Yet this month, as Sondheim publishes the second volume of his lyrics—Look, I Made a Hat, with the subtitle Collected Lyrics (1981-2011) With Attendant Comments, Amplifications, Dogmas, Harangues, Digressions, Anecdotes, and Miscellany—it comes as the latest crown on a career full of honors. The first volume of Sondheim’s lyrics, Finishing the Hat, was a best-seller and a cultural event when it appeared last year. (The titles come from a song in Sunday in the Park With George, in which George Seurat sings about the costs and pleasures of artistic invention—making a picture of a hat “where there never was a hat.”) His 1971 show Follies is currently back on Broadway, the latest in a string of successful Sondheim revivals. Next year, City Center’s Encores! series will produce Merrily We Roll Along, a legendary flop in 1981 that, like so many Sondheim scores, has steadily gained in popularity thanks to recordings. He has won seven Tonys, seven Grammys, an Oscar, and a Pulitzer Prize.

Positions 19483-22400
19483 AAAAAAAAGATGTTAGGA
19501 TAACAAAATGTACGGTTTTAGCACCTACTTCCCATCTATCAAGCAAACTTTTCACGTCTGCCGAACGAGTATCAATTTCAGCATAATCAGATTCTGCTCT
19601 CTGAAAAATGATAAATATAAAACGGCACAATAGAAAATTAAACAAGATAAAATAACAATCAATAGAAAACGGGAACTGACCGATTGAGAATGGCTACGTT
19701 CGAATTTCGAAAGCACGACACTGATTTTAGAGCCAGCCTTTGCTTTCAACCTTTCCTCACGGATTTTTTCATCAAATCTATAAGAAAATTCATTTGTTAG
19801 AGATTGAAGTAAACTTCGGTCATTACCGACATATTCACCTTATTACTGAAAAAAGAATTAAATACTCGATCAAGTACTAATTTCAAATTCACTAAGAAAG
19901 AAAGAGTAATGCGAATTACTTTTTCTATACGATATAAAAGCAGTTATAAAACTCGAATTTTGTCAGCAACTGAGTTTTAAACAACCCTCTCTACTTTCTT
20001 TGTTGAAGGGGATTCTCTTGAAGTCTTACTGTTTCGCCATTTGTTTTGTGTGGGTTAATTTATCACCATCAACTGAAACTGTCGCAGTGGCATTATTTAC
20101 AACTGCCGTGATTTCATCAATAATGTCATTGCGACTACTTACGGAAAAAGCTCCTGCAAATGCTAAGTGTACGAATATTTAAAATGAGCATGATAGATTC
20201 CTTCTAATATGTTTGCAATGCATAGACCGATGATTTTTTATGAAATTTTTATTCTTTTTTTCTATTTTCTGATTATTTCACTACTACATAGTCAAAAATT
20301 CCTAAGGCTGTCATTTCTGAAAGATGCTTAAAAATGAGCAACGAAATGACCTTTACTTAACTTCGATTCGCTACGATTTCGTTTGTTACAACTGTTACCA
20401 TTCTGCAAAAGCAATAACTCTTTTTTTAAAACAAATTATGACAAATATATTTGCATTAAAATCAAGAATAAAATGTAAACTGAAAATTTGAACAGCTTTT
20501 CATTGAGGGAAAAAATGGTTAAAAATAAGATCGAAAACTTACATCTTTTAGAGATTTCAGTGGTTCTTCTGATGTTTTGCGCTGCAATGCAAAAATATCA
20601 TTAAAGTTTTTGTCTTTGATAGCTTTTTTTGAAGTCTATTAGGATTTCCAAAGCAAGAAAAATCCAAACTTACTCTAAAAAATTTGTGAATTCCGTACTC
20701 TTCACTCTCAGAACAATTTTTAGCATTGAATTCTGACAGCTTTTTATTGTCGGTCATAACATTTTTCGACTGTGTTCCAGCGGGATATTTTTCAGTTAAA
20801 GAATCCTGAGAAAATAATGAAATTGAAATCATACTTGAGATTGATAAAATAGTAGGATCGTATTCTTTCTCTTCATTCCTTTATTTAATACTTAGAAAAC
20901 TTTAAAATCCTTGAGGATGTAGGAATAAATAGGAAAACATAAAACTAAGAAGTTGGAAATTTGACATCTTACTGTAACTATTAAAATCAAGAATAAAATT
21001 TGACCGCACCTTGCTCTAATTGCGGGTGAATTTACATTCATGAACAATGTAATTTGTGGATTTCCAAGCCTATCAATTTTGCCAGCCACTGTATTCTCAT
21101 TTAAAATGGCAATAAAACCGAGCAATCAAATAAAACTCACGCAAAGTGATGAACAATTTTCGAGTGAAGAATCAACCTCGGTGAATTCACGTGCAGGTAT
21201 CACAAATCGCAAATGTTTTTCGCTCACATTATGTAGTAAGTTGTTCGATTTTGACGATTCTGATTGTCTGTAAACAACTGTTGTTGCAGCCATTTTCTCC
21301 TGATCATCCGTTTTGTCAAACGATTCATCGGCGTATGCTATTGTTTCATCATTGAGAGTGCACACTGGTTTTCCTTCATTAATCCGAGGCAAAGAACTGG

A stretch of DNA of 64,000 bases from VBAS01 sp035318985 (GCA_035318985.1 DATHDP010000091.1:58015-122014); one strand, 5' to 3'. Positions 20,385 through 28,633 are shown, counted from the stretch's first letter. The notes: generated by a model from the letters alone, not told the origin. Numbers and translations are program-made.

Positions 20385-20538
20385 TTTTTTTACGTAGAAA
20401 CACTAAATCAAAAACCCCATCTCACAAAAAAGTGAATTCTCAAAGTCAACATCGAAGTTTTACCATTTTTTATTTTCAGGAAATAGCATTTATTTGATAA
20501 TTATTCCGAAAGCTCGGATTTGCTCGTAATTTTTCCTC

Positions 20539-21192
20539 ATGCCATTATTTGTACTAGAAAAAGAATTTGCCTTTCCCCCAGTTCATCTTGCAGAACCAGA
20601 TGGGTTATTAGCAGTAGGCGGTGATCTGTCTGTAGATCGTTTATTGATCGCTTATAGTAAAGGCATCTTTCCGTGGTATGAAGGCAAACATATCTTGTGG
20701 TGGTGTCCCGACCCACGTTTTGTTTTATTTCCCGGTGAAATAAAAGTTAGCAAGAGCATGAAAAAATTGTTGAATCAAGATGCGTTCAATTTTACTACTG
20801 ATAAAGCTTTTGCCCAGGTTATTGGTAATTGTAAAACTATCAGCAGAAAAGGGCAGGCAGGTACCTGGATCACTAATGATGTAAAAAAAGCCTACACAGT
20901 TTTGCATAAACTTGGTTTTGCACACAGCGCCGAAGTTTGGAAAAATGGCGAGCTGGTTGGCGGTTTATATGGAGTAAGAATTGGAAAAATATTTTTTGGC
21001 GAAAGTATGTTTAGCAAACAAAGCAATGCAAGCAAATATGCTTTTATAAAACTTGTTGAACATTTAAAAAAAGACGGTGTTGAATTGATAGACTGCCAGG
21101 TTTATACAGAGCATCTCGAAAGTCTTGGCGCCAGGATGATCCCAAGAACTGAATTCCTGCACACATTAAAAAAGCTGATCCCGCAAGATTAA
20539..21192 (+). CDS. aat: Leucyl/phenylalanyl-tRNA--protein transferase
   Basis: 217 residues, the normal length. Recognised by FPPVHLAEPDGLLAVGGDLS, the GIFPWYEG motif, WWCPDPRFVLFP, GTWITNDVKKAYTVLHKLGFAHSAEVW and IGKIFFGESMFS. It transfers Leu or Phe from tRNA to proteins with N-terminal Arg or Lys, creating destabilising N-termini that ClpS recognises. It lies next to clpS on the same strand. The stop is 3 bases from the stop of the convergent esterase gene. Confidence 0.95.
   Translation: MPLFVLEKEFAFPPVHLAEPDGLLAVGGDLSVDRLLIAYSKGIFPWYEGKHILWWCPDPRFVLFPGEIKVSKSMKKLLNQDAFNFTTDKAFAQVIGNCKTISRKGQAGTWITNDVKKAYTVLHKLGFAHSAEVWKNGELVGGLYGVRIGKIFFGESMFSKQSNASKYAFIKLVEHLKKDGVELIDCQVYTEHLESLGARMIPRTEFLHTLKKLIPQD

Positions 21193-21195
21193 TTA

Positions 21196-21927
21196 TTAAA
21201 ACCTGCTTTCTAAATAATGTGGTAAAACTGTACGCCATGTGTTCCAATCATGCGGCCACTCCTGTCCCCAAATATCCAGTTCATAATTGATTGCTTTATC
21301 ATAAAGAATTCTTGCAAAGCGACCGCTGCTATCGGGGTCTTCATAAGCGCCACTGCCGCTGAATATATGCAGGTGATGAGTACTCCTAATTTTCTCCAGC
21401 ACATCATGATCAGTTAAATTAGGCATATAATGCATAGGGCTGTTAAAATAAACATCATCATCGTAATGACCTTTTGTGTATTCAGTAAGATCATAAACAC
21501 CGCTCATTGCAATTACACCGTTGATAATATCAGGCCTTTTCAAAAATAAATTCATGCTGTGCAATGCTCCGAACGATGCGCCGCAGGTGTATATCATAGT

No wonder that in 2010’s Sondheim on Sondheim—the latest of several revues drawn from his catalog of some 800 songs—Sondheim contributed a tongue-in-cheek number poking fun at his status as Broadway’s “God”:

God.
I mean the man’s a god.
Wrote the score to “Sweeney Todd,”
With a nod
To de Sade—
Well, he’s odd.
Well, he’s God!

It’s strange to think that a man so honored could remain a minority taste. Yet that is clearly the image of himself that Sondheim cherishes, and he insists on it in the two volumes of his lyrics, which double as a kind of self-portrait. In particular, he is obsessed by the longstanding charge that he is a cold artist, admirable but not lovable. As he goes on to say in “God”:

Smart!
The lyrics are so smart!
And the music has such heart!
It has heart?
Well, in part.
Let’s not start—
Call it art.

Arthur Laurents, the writer-director who worked with Sondheim on West Side Story and Gypsy, told Secrest, “I don’t think there’s any question that he is the greatest lyricist there’s ever been.” Leave it to such a lyricist to capture the whole dynamic of his career in a simple, even banal rhyme, “heart/art.” For the struggle Sondheim records in his collected lyrics is precisely the attempt to shift the musical from an affair of heart—naive beauty and emotion—to one of art—deliberate construction, in which every lyrical and musical choice serves the overarching theme.